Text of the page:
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1.10a — Header guards

The duplicate definition problem

In lesson 1.7 -- Forward declarations and definitions [1], we noted that an identifier can only have one definition. Thus, a program that defines a variable identifier more than once will cause a compile error:

Similarly, programs that define a function more than once will also cause a compile error:

While these programs are easy to fix (remove the duplicate definition), with header files, it’s quite easy to end up in a situation where a definition in a header file gets included more than once. This can happen when a header file #includes another header file (which is common).

Consider the following example:




This seemingly innocent looking program won’t compile! The root cause of the problem here is that math.h contains a definition. Here’s what’s actually happening. First, main.cpp #includes “math.h”, which copies the definition for function getSquareSides into main.cpp. Then main.cpp #includes “geometry.h”, which #includes “math.h” itself. This copies the definition for function getSquareSides into geometry.h, which then gets copied into main.cpp.

Thus, after resolving all of the #includes, main.cpp ends up looking like this:

Duplicate definitions and a compile error. Each file, individually, is fine. However, because main.cpp #includes two headers that #include the same definition, we’ve run into problems. If geometry.h needs getSquareSides(), and main.cpp needs both geometry.h and math.h, how would you resolve this issue?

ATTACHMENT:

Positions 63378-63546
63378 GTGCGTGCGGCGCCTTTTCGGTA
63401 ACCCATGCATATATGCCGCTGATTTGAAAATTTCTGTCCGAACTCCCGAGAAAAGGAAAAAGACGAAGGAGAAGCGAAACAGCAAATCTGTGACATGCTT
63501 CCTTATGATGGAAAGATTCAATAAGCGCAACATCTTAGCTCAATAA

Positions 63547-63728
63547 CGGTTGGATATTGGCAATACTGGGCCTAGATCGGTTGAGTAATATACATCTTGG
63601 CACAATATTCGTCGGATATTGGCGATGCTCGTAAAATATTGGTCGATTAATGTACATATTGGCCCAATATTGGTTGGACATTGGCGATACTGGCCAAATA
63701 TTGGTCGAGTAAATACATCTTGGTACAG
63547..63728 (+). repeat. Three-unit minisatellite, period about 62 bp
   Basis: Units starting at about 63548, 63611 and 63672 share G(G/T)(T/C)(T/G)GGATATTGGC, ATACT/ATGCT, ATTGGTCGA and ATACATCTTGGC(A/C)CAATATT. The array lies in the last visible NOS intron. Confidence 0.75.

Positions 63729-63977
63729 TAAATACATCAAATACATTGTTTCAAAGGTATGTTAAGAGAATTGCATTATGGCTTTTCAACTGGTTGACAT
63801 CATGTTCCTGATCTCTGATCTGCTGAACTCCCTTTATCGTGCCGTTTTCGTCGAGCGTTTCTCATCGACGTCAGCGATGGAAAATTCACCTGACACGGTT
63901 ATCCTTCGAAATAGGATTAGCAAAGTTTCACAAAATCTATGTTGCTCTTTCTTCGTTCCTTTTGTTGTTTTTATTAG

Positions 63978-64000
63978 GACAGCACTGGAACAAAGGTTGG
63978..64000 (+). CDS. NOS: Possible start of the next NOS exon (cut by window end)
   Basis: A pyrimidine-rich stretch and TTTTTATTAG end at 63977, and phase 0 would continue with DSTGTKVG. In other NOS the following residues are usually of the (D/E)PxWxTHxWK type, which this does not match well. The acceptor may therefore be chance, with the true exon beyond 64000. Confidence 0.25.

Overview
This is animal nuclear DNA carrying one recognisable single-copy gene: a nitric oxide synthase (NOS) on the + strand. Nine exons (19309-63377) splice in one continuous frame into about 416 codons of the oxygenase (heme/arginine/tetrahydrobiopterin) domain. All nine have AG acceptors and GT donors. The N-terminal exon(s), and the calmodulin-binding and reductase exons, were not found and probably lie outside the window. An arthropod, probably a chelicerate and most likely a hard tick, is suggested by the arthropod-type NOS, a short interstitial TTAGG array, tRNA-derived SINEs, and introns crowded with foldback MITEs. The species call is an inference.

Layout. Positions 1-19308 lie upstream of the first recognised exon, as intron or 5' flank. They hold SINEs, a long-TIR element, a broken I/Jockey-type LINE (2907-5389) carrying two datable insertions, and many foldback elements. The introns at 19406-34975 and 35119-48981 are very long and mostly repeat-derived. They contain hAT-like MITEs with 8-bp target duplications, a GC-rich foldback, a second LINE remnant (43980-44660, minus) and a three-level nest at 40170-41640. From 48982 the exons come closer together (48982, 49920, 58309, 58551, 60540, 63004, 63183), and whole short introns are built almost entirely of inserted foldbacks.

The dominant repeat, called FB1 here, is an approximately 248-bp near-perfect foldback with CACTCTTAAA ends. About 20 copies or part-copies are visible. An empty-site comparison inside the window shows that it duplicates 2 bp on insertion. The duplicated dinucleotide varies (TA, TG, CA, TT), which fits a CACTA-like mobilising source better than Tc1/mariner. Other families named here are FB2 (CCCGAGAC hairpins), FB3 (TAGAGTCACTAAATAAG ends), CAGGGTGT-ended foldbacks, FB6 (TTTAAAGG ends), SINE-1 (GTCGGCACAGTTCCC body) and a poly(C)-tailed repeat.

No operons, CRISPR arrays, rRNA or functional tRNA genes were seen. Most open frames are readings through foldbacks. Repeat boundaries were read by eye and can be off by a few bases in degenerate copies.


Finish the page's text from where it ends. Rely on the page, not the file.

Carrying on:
Header guards

The good news is that this is actually easy to fix via a mechanism called a header guard (also called an include guard). Header guards are conditional compilation directives that take the following form:

When this header is included, the first thing it does is check whether SOME_UNIQUE_NAME_HERE has been previously defined. If this is the first time we’ve included the header, SOME_UNIQUE_NAME_HERE will not have been defined. Consequently, it #defines SOME_UNIQUE_NAME_HERE and includes the contents of the file. If we’ve included the header before, SOME_UNIQUE_NAME_HERE will already have been defined from the first time the contents of the header were included. Consequently, the entire header will be ignored.

All of your header files should have header guards on them. SOME_UNIQUE_NAME_HERE can be any name you want, but typically the name of the header file with a _H appended to it is used. For example, math.h would have the header guard:


Even the standard library headers use header guards. If you were to take a look at the iostream header file from Visual Studio, you would see:

Updating our previous example with header guards

Let’s return to the math.h example, using the math.h with header guards. For good form, we’ll also add header guards to geometry.h.




Now, when main.cpp #includes “math.h”, the preprocessor will see that MATH_H hasn’t been defined yet. The contents of math.h are copied into main.cpp, and MATH_H is defined. main.cpp then #includes “geometry.h”, which just #includes “math.h”. At this point, the preprocessor sees that MATH_H has previously been defined, and the contents between the header guards are skipped.

Can’t we just avoid definitions in header files?

We’ve generally told you not to include definitions in your headers. So you may be wondering why you should include header guards if they protect you from something you shouldn’t do.